Once tomatoes have set their fourth or fifth truss of fruit, cut off the main stem one leaf above the terminal truss, so the moisture and nutrients are focussed on swelling and ripening the fruit. Tap the open flowers around mid-day when the pollen is dry to encourage further pollination and tie the stems to canes or supporting string as they grow but not too tightly so there is room for the stems to swell.
In southern Britain and in sheltered spots in the garden, make a last sowing of runner and French beans indoors for early autumn cropping. You can also sow basil, coriander, dill, and Florence fennel in pots or modules for planting outdoors – basil can also be planted in the greenhouse border.
Keep twining cucumber stems round their supports and cut back the side shoots two leaves beyond the flowers and fruits, to increase airflow and reduce chances of mildew – keeping foliage dry, the plants well-watered and mulching also reduces the risk as do resistant varieties like ‘Carmen’, ‘Passandra’ and ‘Bella’. Harvest cucumbers when fruits are about 30cm long and water with high potash fertilizer to encourage further fruiting.
Plant invigorator spray developed by a commercial Tomato grower and based on organic soap, controls a wide range of pest species including Whitefly, Spider Mite and Mealybug plus mildew and other fungal problems, it is also a useful foliar feed, is biodegradable, non-toxic and there is no need to wait between spraying and harvest. It is an invaluable addition to a greenhouse gardeners’ armoury.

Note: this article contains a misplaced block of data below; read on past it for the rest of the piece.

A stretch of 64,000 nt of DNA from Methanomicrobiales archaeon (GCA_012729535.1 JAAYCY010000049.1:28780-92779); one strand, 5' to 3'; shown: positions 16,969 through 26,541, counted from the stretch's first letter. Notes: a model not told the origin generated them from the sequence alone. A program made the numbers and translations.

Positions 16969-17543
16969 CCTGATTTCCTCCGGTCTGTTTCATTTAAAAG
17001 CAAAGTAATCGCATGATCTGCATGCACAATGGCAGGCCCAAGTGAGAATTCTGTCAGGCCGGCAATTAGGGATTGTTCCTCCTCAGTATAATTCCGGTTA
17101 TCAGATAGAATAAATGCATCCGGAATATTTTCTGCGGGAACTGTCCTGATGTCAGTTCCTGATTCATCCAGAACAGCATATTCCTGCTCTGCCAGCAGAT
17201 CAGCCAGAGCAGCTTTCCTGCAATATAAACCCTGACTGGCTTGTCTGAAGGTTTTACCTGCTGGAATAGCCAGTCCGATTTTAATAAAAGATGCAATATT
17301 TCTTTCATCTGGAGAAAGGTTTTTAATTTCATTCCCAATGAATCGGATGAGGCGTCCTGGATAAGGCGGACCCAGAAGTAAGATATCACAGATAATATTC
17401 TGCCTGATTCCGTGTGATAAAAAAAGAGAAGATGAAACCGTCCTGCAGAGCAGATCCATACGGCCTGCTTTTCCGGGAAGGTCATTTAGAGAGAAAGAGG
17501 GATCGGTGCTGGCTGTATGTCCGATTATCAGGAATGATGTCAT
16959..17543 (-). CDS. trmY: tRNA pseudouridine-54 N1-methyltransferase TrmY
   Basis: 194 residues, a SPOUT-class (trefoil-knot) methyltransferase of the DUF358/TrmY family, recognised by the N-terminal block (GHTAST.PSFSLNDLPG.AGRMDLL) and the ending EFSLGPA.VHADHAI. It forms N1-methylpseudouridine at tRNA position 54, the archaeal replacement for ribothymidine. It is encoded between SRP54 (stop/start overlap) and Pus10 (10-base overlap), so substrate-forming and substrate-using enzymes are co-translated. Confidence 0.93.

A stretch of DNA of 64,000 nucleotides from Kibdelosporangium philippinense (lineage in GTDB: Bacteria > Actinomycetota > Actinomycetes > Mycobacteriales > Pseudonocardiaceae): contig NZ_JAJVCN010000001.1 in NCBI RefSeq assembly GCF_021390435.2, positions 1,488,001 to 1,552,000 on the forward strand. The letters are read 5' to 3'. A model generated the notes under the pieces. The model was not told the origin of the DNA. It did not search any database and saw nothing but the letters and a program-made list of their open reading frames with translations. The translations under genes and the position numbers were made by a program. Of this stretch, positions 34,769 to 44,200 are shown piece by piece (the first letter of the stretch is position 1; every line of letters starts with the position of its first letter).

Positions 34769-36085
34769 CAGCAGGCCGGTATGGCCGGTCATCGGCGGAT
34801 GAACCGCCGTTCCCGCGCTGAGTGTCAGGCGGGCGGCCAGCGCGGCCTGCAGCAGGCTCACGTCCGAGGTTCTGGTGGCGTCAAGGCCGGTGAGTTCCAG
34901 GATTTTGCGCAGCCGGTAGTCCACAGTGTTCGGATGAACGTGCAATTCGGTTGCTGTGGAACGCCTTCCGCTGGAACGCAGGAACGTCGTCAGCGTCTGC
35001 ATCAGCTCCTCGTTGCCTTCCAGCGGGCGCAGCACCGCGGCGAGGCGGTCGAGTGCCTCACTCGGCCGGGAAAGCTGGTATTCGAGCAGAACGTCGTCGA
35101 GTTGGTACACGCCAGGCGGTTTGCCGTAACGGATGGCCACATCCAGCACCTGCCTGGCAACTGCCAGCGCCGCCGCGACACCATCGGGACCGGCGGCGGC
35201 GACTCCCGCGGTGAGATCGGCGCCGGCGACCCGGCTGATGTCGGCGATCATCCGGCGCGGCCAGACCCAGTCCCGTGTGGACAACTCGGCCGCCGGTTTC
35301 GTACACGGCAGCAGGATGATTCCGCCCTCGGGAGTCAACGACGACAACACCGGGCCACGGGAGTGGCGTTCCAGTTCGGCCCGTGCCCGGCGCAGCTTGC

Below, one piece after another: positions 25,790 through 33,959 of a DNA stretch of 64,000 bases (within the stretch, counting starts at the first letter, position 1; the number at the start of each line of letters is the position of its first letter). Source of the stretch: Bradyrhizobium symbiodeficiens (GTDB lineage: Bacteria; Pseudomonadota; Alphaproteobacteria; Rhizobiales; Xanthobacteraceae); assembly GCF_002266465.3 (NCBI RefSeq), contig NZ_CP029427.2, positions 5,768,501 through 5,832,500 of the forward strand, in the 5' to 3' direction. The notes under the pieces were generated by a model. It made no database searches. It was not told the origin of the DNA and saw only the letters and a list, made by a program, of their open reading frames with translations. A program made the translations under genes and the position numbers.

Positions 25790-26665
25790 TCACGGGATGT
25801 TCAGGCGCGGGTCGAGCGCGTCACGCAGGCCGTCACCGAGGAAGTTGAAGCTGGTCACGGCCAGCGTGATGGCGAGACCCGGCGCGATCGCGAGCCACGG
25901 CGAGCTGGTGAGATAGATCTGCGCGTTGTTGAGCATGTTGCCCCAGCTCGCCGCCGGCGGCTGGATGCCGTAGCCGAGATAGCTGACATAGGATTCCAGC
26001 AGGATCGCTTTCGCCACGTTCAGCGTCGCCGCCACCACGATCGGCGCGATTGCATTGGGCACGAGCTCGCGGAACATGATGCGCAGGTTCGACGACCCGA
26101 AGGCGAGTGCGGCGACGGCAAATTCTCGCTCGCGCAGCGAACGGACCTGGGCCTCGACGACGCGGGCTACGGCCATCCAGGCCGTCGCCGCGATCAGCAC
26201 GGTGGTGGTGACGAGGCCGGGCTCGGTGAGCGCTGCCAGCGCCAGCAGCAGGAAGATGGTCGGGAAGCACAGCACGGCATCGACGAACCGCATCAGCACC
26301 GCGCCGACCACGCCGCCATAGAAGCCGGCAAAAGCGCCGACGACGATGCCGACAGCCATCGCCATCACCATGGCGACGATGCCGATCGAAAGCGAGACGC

Keep the greenhouse free of damaged or diseased material and sweep the paths as plant debris often harbours pests and diseases. Make this part of your daily routine, if you can.
Move citrus plants outdoors in a sheltered sunny spot, ideally against a wall. (You can do this earlier during good summers) Mist leaves early in the morning, water using tepid water but do not let the base of the pot stand in water. Feed according to the manufacturer’s instructions with citrus summer feed to ensure good flowering and fruiting bring them back into the glasshouse by early September to overwinter.
Feed and water container plants with tepid water. Check if they need watering by sticking your finger into the of the compost, if it is free of compost particles when you pull it out then the plant needs watering, if there are particles sticking to your finger, it doesn’t. It’s also helpful to learn how to judge this by assessing the weight of the pot when the compost is wet and dry. When watering always give plants a thorough soak; a light sprinkling encourages roots to the surface where they are more susceptible to drought.
Melons should be pinched out beyond the fifth leaf, retaining the four strongest stems. Pollinate those with the swelling behind the flower (female) with those that don’t, (males) This year I am growing ‘Emir’ it has an RHS Award of Merit and is fast growing and cold tolerant, perfect for a British summer, inside and out. Happy gardening. Matt